• The unemployment rate varies widely across the United States >10%Unemployment rate, December 2010 9–10%% unemployed 8–9% 7–8% 6–7% 5–6% <5%SOURCE: U.S. Bureau of Labor Statistics; McKinsey Global Institute analysis McKinsey & Company | 6
    • Mobility in the United States has been declining since 1990and is at a 50-year lowAnnual domestic migration rate, 1948–2009% of residents who have changed addresses during the past year2220 Long-run18 average =16 18%14 In the 1950s and 1960s, 1 in 5 Americans changed12 residences every year . . . . . . but that figure10 has now dropped 8 to 1 in 10 6 4 2 0 1950 1960 19701 1980 1990 2000 20091 Data from 1970–1981 are interpolated due to data constraints.SOURCE: U.S. Bureau of Labor Statistics; McKinsey Global Institute analysis McKinsey & Company | 7
    • The number of new businesses has declined dramatically in this recessionChange in number of private-sector establishments launched every yearMarch 1993 to March 20101, thousands 667 656 615 610 610 634 631 612 609 603 633 627 584 588 550 548 5051994 95 96 97 98 99 2000 01 02 03 04 05 06 07 08 09 20101 Calculated using U.S. Bureau of Labor Statistics Business Employment Dynamics data set. The annual number indicates the number of businesses less than 1 year old that were in existence in March of that year.SOURCE: U.S. Bureau of Labor Statistics; McKinsey Global Institute analysis McKinsey & Company | 8
    • McKinsey & Company | 9
    • The high job-growth scenario is the only one that returns the United Statesto 5 percent unemployment by 2020 Employment demand scenarios Millions of net new jobs, 2010 - 2020 22.5 Need 21 million 17.4 new jobs to return to 5% unemployment in 2020 9.3 Low Middle HighAverage net new 77 145 187jobs per monthThousands of jobsSOURCE: Moody’s Analytics; McKinsey Global Institute analysis McKinsey & Company | 10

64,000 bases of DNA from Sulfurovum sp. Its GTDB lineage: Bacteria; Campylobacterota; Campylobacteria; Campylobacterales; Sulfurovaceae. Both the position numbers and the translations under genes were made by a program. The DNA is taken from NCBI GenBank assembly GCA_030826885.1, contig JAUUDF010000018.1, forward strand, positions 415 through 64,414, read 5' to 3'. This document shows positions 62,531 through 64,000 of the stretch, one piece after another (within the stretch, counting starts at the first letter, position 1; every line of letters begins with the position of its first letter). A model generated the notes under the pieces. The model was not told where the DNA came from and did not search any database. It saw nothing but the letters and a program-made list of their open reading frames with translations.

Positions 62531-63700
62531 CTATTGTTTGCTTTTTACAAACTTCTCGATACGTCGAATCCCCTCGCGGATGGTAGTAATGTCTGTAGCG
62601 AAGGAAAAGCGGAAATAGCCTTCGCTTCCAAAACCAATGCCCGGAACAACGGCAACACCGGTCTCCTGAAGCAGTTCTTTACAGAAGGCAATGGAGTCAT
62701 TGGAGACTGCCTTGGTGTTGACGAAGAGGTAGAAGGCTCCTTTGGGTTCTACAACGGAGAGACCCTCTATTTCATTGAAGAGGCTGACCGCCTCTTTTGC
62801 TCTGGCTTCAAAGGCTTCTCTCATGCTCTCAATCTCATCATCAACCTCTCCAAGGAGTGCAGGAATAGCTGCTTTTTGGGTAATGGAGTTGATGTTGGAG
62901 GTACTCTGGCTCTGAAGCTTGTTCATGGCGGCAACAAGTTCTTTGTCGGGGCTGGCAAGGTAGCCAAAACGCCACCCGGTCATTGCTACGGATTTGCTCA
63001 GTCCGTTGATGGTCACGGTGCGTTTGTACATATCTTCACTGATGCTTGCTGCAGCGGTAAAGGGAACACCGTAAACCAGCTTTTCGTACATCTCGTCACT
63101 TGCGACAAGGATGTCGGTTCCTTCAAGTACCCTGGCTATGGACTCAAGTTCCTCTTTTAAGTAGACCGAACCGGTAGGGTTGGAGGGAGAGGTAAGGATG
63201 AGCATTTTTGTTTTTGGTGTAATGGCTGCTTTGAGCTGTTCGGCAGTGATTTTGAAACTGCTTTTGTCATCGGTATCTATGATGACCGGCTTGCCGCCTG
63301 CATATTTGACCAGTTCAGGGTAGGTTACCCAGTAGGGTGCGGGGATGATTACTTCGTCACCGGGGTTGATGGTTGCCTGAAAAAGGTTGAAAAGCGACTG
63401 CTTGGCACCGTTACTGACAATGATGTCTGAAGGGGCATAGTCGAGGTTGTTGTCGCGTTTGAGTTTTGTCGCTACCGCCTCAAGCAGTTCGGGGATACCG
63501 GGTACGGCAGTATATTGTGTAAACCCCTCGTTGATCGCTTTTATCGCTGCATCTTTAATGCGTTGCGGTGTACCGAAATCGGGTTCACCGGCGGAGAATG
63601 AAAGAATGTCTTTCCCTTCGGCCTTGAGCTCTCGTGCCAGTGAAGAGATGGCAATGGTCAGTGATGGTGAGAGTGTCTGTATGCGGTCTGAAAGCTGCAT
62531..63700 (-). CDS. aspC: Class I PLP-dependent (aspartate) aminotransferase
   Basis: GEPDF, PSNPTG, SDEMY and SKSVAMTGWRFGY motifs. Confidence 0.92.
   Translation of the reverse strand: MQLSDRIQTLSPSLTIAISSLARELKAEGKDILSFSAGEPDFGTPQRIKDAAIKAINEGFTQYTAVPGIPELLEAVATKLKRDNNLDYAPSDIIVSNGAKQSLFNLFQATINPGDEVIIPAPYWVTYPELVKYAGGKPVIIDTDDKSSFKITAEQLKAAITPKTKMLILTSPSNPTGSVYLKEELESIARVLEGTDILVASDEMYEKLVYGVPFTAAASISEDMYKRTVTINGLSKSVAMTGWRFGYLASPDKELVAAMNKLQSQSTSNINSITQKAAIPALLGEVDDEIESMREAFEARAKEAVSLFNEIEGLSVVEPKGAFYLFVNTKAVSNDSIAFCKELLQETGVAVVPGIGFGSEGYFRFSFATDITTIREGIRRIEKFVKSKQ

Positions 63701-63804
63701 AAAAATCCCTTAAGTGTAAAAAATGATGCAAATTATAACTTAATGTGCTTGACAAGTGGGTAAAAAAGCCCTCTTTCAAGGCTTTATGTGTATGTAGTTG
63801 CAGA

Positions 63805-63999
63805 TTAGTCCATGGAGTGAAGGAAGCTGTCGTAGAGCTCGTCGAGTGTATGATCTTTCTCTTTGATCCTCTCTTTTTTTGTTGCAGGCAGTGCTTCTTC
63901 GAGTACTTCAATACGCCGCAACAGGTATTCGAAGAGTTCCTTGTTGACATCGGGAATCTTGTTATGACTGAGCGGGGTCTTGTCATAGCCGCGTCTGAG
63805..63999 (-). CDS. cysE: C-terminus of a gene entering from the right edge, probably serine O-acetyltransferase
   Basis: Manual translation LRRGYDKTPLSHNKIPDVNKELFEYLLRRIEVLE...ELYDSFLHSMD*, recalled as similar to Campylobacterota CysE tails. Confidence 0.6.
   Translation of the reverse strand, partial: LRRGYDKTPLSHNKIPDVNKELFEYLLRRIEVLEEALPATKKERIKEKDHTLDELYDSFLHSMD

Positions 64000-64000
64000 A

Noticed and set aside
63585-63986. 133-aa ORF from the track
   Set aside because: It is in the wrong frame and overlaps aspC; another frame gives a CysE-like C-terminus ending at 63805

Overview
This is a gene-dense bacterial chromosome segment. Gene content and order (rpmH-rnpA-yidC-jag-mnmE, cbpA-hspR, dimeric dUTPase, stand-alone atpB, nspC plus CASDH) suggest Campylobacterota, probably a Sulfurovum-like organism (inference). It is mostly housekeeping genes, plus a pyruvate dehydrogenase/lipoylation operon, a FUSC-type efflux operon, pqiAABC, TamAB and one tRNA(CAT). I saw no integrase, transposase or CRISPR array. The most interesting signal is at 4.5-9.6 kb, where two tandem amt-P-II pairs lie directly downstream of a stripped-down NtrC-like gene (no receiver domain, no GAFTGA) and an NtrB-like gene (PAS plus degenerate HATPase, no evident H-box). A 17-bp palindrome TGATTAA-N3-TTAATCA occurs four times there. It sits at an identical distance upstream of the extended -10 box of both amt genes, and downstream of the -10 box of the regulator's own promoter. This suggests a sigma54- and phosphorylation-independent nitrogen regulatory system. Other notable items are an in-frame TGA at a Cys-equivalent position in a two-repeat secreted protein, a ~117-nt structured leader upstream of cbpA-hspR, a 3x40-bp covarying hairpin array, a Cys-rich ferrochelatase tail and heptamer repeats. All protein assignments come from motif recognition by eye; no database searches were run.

• Job growth potential varies by sector Low scenario Middle scenarioJobs created by 2020 High scenarioMillions Health care 2.8–5.2 Business services 2.4–5.7 Leisure and hospitality 2.1–3.3 Construction 0.9–1.8 Manufacturing -2.3 to 0 Retail -0.8-1.2 MGI focus Government1 1.6-1.7 Financial services1 0.7–0.9 Other services1 0.4–0.8 Education1 0.5 Other2 1.0–1.31 Job growth projections from Moody’s Analytics.2 Other includes mining, utilities, wholesale trade, transportation and warehousing, information, self-employed, and agriculture.SOURCE: Moody’s Analytics; Global Insight; U.S. Bureau of Labor Statistics; McKinsey Global Institute analysis McKinsey & Company | 11
    • In the high job-growth scenario, we project 1.5 million too few collegegraduates in 2020 Demand vs. supply – 2020 projections Difference Millions 168.9 163.3 No high school diploma 13.6 19.5 +5.9 High school graduate 43.3 44.1 +0.8 Some college, no degree 30.7 29.1 -1.6 Associate degree 17.7 19.6 1.9 Bachelor’s degree 58.0 56.5 -1.5 or higher Demand1 Supply1 Labor demand from MGI high job-growth scenarioSOURCE: U.S. Bureau of Labor Statistics; McKinsey Global Institute analysis McKinsey & Company | 12
    • Anytime, anywhereThe changing nature of work McKinsey & Company | 13